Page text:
French Boys Clothes: Displaced Children

Figure 1.--.

A topic that a French reader suggests should be considered is displaced children ("enfants déplacés"). This was a problen throughout Europe, but the problen varied from country to country. France was involved in three wars with Germany from 1870-1945. The problem seems most acute in World War I (1914-18), but there were displaced choldren in all three wars.

Franco-Prussian War (1870-71)

No infornmation currently available. The impact was surely less severe on children because it lasted for a shorter period and some of the more distructive miodern weapons were not yet deployed.

World War I (1914-18)

Although France in the end emerged victorious from World War I, the impact on children may have more severe than World War II when the Germans defeated France and occupied the country in a short campaign. The fighting on the Western Front in World War I was confined to northern France and Belgium, but it lasted over 4 years and in large areas there was almost total destruction. In addition, staggering numbers of French soldiers were killed, leaving many children with only one parent--in some cases none. Orphanages were expanded to care for these children, although many were cared for my extended families. The problem in neoghboring Belgium was much worse. Many Belgian children were cared for in French orphanages. Very large numbers of children in northern France were orphaned. They were called "Pupilles de la Nation ". It is difficult for modern readers to realize the enormity of the problem.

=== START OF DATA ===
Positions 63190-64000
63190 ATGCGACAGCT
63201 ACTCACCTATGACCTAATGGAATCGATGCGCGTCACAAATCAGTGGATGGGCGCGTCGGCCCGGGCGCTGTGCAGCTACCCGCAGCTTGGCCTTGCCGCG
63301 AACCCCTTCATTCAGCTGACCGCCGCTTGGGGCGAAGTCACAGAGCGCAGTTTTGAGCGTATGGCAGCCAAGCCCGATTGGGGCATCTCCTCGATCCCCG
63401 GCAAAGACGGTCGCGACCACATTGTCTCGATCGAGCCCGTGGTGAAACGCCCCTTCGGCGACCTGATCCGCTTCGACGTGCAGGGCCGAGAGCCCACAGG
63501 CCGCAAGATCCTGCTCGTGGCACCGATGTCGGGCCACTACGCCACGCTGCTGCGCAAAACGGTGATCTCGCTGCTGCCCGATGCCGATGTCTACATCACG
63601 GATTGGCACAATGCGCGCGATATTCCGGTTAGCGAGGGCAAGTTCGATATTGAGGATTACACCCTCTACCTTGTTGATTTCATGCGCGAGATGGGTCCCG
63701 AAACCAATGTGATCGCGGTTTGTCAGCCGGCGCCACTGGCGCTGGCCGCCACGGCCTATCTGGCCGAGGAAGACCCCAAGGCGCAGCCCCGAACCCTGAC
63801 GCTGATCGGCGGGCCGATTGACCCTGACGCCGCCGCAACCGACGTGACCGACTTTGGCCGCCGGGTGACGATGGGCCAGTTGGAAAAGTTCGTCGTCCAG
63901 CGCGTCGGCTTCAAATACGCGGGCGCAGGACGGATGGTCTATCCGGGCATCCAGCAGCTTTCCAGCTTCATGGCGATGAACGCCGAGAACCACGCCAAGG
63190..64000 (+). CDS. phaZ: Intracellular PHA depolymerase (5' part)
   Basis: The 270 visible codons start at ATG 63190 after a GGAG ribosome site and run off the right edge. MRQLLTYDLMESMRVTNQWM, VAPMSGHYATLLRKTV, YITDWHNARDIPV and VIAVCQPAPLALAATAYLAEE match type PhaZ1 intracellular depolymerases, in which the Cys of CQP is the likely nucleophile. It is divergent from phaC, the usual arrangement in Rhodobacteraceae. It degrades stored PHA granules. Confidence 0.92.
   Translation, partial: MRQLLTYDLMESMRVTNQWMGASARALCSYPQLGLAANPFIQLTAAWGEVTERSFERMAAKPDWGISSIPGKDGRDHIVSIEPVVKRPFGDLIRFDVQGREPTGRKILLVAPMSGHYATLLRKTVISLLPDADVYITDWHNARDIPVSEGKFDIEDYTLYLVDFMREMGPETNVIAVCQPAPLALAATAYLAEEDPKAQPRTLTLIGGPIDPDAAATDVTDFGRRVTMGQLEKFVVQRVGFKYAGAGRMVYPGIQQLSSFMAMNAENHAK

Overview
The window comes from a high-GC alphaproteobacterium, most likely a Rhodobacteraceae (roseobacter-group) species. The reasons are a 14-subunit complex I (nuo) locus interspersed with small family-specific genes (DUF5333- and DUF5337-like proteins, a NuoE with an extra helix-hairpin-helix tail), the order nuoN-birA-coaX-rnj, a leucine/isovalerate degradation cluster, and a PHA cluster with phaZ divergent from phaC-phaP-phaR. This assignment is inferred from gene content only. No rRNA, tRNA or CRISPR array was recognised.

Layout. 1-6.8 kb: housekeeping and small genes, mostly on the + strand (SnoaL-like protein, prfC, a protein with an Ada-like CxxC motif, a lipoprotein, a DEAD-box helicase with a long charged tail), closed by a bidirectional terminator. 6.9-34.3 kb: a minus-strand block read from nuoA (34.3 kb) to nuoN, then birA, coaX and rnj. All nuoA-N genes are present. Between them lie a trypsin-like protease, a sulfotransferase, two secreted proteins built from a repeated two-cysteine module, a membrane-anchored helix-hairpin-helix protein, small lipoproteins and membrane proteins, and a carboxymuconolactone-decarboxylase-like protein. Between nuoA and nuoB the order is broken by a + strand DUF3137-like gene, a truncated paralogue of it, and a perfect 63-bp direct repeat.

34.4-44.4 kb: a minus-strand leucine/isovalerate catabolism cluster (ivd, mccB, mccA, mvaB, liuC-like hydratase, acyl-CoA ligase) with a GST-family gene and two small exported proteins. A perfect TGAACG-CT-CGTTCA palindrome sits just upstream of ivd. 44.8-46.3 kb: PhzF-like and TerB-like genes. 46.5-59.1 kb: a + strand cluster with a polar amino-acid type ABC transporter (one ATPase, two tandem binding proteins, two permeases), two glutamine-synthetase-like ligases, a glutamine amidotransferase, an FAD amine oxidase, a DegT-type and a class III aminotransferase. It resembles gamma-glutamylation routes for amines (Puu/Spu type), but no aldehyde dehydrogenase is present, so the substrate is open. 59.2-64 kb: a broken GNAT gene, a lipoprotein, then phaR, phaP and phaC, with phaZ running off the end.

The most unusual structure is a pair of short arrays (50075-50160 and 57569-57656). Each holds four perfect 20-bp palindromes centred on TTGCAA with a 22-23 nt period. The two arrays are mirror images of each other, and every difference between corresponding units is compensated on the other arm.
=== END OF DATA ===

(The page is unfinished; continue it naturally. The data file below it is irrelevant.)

World War II (1939-45)

In France during World War II and the immediate post-war (baby-boom era), a lot of children left their families in Paris and other cities. They left the city to move in with family or family friends in the country. Some children were cared for in orphanages. The topic does not to be adequately analized. The children were often raised by relative and sometimes did not return to their families for several years. They were thus sometimes raised differently than had they stayed in their parent's home. It often meant that the clothes and education were those of their grandparents. Many children left for only some months other were away for years. Some never returned home. For a child, even a short period seemed like a major part of his life. Some children were anxious to return home. Other children were not happy to come home at all. Sometimes the relatives did not want for the children to return home.Those children who lost their Parents were called "Les pupilles de la nation" (pupils of the nation) and were looked after as much as possible after the War. The French Government grant many adventages for their current life and career. Despite all the assistance, those children were traumatized. A classic movie telling one of these cases Les jeux interdits. Virtually every French person has seen this film and the music is known through the world. A French reader tells HBC that it is not possible to see this picture without some emotion.

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December 17, 2001
Last updated: December 22, 2001